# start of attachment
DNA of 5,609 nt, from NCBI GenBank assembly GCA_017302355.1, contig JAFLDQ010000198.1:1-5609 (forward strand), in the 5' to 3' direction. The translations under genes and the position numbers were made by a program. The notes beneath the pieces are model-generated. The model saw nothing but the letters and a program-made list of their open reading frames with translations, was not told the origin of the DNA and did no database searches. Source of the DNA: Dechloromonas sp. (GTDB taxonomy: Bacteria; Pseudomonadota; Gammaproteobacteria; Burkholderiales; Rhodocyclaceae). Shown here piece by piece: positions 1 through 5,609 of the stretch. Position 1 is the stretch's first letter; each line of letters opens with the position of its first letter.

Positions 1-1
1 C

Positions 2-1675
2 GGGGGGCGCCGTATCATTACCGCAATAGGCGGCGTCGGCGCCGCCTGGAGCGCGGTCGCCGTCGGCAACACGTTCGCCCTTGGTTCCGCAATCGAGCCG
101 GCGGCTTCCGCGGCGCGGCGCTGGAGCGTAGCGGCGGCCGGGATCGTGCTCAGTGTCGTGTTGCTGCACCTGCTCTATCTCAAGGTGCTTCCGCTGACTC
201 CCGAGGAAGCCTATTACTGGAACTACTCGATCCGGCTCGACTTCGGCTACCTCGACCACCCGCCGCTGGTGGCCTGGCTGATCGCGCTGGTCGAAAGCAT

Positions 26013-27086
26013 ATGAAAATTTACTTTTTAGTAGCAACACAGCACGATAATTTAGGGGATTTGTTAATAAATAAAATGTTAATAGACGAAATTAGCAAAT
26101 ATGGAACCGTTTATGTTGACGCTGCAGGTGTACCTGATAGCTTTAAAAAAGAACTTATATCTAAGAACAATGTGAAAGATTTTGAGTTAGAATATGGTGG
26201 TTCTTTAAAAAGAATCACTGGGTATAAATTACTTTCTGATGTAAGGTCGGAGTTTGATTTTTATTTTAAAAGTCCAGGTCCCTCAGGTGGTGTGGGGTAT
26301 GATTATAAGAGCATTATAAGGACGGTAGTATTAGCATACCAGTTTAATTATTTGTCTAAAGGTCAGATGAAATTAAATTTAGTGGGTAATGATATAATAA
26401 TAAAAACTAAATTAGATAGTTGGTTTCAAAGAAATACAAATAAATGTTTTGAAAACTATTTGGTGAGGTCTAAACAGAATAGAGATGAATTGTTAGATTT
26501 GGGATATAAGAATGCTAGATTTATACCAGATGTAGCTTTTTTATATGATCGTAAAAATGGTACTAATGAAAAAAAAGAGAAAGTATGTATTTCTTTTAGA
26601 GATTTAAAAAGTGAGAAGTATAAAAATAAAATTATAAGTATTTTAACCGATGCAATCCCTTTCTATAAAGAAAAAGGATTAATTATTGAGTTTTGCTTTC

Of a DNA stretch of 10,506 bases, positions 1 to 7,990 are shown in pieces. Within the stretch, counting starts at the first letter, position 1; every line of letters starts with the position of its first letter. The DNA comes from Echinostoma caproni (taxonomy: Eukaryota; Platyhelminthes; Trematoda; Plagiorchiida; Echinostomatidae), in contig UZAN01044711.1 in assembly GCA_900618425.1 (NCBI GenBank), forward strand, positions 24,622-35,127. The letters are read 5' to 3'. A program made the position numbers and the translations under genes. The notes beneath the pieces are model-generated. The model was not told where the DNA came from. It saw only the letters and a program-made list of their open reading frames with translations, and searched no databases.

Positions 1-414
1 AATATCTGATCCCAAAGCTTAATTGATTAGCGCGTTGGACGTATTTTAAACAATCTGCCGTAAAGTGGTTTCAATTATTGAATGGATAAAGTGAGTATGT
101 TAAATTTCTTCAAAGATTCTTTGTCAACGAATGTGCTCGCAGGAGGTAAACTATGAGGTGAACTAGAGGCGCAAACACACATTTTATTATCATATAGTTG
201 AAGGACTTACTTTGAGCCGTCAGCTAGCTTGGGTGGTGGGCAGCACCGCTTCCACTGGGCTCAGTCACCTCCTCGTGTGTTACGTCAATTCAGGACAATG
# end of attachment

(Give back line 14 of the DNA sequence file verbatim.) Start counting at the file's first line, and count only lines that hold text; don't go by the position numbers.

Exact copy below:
26501 GGGATATAAGAATGCTAGATTTATACCAGATGTAGCTTTTTTATATGATCGTAAAAATGGTACTAATGAAAAAAAAGAGAAAGTATGTATTTCTTTTAGA